Applicant has applied for a protection visa

If the applicant has lodged a protection visa application that has not been finalised or has already been refused, it is likely that the applicant will not want to return to their home country and are looking for ways to extend their stay in Australia. In such cases, the applicant’s reasons for claiming protection should no longer be relevant – the applicant should have no cause for concern in returning to their home country.


Primary school students

Students seeking to study and reside in Australia for 12 years, for example, commencing study in Australia in Year 1 through to Year 12, would generally not meet the GTE requirement. The child may struggle to reintegrate into their home country, especially if their home country’s spoken or schooling language is not English. The parents intentions for enrolling their children in school in Australia may come into question – attempt to gain residency through a minor.


Contrived relationships

If the applicant and secondary applicant appear to be in a sham relationship for the purposes of an applicant acquiring a visa, both the applicant and secondary applicant are unlikely to pass the GTE requirement. On the other side of the coin, the relationship may be genuine but the student visa is still being used for the purposes of extending stay in Australia. The applicant and secondary applicant may move from visa to visa, alternating who the secondary applicant is. The DIBP may look into the immigration history for both applicant and secondary applicant.


Studying at a lower level

If the applicant is enrolling into courses that are at a lower AFQ level than previous studies, it may seem to be that the applicant has done so in pursuit of a visa as opposed to benefiting their studies/career. It will be taken into consideration if the applicant has done so because the standard of education in the applicant’s home country differs and the applicant would benefit from studying at that level, if the applicant cannot meet the requirements for a higher level course, or the lower level course is more specialist than previous studies at a higher level


ELICOS applicants

ELICOS while often packages with courses, may be taken in isolation as some student will feel more comfortable improving their standard of English before commencing on a course. However enrolment in standalone ELICOS for over 12 months or heavily packaged courses that include more than 12 months of ELICOS before commencing study are likely to invite scrutiny.


Mature applicants near retirement age

Where an applicant is close to retirement age, it may be cause for concern to the DIBP as the applicant is less likely to reap much benefits in terms of employment from studying in Australia. Post study remuneration and the applicant’s reason to study are all consideration factors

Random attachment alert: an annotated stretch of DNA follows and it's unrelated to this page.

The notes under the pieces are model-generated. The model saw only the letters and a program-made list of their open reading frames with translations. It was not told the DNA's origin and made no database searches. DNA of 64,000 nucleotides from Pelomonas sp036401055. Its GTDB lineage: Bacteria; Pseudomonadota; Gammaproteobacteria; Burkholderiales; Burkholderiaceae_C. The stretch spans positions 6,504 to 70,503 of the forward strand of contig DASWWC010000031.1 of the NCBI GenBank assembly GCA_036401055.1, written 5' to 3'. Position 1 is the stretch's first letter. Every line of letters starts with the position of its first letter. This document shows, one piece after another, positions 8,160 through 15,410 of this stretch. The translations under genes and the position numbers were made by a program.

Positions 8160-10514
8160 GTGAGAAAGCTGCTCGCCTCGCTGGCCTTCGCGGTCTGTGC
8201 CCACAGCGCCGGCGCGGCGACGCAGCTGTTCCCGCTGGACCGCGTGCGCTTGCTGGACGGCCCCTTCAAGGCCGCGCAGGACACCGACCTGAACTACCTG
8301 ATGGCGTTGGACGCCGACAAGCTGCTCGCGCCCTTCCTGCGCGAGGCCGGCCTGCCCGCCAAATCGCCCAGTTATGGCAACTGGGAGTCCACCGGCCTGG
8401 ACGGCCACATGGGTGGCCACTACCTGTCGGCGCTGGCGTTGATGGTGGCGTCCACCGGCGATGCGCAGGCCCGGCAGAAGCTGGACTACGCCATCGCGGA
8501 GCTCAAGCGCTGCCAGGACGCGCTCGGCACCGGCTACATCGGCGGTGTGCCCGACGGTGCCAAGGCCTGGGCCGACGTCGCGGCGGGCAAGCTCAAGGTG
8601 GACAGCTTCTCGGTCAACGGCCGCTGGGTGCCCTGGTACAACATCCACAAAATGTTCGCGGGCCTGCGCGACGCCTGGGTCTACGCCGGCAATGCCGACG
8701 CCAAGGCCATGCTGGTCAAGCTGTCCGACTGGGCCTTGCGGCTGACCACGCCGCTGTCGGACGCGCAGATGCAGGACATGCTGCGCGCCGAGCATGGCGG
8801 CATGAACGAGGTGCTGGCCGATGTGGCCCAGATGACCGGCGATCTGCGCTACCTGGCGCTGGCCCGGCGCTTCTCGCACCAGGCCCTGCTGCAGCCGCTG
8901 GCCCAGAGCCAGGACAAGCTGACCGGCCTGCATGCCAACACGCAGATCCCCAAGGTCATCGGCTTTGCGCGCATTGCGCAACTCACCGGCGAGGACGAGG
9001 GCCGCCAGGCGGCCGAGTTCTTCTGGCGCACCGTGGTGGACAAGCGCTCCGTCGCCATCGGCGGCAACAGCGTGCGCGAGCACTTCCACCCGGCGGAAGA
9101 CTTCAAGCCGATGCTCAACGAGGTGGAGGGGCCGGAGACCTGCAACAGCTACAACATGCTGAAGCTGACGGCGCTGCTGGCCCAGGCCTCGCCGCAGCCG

Extended study breaks or poor educational outcomes in home country

If the applicant has a history of extended study breaks and/or poor educational outcomes in their home country it raises questions as to why the applicant would want to commence study in Australia

Again, don’t be alarmed by how extensively the DIBP may look into your meeting the GTE requirement. The above factors are a guideline as to what the DIBP takes into consideration, but the application will be considered at as a whole – an applicant may have a flag or two based on the factors above, such as a significant change in career path, or not completing a previous course, but this may genuinely be the applicant trying to decide on their career direction. Conversely, there could be information provided in the application that does not fall within the above factors for consideration that the DIBP can find provides doubt as to if the applicant is a genuine temporary entrant as well. An example would be a 16 year old student seeking to undertake studies not related to school studies.

Find: Direction No. 69 – Assessing the GTE Criterion for Student Visa and Student Guardian Visa Applications


GTE assessment by the education provider

Did you know that it isn’t only assessed by the DIBP? Your education provider may conduct a GTE assessment as well. Different education providers will have their own means of assessment which may include filling up a form or being interviewed. Often times if you are applying through an education agent, the agent will be involved in the assessment.

For example TAFE NSW includes the GTE assessment in their application form. According to TAFE’s GTE assessment, applicants who are required to provide proof of funds in their student applications or are from certain countries are required to complete the form through an agent. It seems pretty strict.

The form is thorough, questioning the applicant no only on student related GTE factors such as why they have chosen TAFE, what research they have done on TAFE and post study work plans, but also include questions on relatives in Australia, dependents, previous visa refusals and even intended accommodation in Australia.

Find: TAFE NSW International Student Application Form

A few universities publish guidelines or GTE forms for education agents to assess if the applicant fulfils the GTE requirement but do not include a GTE assessment within the application form for students who are applying directly to the university. However, some universities, such as the University of Canberra, include a declaration within the application form

Find: University of Canberra’s International Student Application Form 

Find: UNSW’s Agent GTE Declaration Form

If you are in the situation where you have to do a GTE assessment with your education provider, be sure to be consistent in your answers! Discrepancies in your course application and visa application can affect the outcome of your visa.